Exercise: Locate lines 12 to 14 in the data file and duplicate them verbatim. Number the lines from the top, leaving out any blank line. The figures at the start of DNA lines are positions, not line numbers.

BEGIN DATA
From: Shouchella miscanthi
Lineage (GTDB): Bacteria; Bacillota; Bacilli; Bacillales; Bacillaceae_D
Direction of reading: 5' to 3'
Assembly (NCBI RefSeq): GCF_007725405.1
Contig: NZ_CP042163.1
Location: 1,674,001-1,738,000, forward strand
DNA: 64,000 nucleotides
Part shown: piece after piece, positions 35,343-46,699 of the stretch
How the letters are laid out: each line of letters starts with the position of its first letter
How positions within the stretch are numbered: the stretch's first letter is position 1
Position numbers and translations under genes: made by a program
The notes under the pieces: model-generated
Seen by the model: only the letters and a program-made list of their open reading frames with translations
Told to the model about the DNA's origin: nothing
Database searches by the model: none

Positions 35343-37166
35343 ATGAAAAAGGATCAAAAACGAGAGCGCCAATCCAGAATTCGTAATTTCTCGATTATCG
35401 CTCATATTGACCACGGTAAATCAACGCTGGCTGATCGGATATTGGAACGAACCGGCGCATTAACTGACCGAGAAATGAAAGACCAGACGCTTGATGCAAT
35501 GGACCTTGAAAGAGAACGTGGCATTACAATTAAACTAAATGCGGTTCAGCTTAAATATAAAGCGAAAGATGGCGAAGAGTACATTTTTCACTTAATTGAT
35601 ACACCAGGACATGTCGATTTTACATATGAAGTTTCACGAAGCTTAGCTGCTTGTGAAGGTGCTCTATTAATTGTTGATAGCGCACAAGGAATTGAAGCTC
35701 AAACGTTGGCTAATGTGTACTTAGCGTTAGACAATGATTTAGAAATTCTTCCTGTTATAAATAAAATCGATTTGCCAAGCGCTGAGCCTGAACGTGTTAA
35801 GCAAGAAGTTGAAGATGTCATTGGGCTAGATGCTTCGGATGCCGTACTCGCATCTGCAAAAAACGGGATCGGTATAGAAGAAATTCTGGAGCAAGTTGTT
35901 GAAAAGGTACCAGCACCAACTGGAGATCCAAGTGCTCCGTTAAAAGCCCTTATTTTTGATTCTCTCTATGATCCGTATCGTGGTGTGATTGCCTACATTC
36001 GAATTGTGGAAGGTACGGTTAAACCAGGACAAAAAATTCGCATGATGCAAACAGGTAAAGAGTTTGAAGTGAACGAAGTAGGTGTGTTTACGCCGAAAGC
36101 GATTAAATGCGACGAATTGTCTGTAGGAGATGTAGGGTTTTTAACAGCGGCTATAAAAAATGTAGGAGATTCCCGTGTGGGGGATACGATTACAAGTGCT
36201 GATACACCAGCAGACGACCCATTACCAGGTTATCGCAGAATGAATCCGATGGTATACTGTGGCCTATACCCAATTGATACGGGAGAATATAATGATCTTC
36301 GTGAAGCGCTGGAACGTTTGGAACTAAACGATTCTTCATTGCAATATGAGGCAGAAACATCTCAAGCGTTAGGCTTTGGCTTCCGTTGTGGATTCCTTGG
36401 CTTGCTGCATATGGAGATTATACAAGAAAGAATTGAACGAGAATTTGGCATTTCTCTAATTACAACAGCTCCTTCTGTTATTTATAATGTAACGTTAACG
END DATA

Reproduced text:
The notes under the pieces: model-generated
Seen by the model: only the letters and a program-made list of their open reading frames with translations
Told to the model about the DNA's origin: nothing